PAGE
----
Political Spam, The New Menace
The US Federal Election Commission approved the exemption of e-mail for political campaigning
purposes in March, 2006. With the mid-term elections fast approaching in November, voters can now
expect their mail boxes to be bombarded by a lot of unsolicited political spam.
The change in election rules now allow affluent people to put more and more money into Internet
communications with no need whatsoever to disclose their identity or total expenditure. According
to Max Fose of Integrated Web Strategy - a company selling e-mail addresses to political campaigns,
"It gives an enormous opportunity for political campaigns."
There could be a flood of funds from the likes of trade associations, companies, political action
committees and wealthy people which could be used to bombard voters with e-mails. A lot of
questions are being raised regarding the effectiveness of such campaigns.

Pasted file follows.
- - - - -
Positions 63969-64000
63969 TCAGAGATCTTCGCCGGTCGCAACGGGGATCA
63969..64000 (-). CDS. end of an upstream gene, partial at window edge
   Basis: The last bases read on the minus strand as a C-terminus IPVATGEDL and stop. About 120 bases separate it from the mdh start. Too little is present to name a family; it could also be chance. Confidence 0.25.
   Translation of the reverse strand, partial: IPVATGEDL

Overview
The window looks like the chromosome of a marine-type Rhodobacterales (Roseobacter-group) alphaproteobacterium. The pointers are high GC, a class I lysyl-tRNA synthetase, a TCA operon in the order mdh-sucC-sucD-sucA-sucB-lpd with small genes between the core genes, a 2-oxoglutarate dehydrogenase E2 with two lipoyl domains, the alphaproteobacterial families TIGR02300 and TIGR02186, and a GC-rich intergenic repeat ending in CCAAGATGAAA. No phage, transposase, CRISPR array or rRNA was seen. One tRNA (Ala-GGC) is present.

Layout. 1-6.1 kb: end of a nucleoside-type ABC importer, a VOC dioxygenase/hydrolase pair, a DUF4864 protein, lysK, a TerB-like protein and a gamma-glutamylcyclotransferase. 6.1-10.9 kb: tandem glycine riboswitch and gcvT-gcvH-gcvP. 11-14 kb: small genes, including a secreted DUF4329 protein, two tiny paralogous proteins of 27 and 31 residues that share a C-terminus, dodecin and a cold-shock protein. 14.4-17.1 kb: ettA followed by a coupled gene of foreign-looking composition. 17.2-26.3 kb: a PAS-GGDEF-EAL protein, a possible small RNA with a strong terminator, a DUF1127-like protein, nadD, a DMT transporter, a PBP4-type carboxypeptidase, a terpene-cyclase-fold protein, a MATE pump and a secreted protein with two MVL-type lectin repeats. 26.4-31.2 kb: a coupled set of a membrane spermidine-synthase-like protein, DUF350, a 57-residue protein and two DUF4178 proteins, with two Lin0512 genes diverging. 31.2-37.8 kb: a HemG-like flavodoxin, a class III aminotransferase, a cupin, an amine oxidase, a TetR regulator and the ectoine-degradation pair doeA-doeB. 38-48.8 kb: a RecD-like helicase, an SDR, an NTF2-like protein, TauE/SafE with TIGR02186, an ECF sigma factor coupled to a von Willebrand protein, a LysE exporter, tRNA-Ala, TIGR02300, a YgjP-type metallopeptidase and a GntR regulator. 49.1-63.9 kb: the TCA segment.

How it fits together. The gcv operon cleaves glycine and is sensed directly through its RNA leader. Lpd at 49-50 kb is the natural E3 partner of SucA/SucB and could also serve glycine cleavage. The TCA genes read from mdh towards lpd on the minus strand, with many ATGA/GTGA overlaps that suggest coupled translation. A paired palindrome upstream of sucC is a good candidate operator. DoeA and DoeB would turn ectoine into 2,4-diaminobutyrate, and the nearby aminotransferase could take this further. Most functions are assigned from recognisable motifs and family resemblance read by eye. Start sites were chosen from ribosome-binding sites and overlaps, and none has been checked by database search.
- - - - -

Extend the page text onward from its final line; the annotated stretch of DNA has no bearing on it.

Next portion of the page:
As Jim Jordan from Thunder Road Group, a political consultancy points out, "I can't imagine this
will be a particularly effective method of getting out the vote. It is spam after all, and there
are few things that annoy us more than spam."
Critics feel that the act of flooding voter's inboxes with such unsolicited electronic messages
would possibly affect the candidate's prospects. At a time when people are already incensed with
spam, such a ploy could possibly mar the chances of the candidate's victory.
The election two years ago was the first time that a national list of registered voters was
cross-referenced with e-mail addresses acquired from magazine subscribers, catalog shoppers and
online poll participants. More than 25 million e-mail addresses of registered voters were sold.
Voter Contact Services, which compiles lists of registered users and matches them with e-mail
addresses, foresees its e-mail sales doubling to more than 20 percent of its business this year.
SonicWall Inc. estimates that more than 1.25 billion political e-mails were sent to registered
voters in 2004 alone. Mary McEvoy, spokeswoman for SonicWall predicts that for the 2008
Presidential race, "There could be an exponential increase in the number of unsolicited political
Related article: Political Campaigning in San Diego Using Spam Technique
» SPAMfighter News - 12-06-2006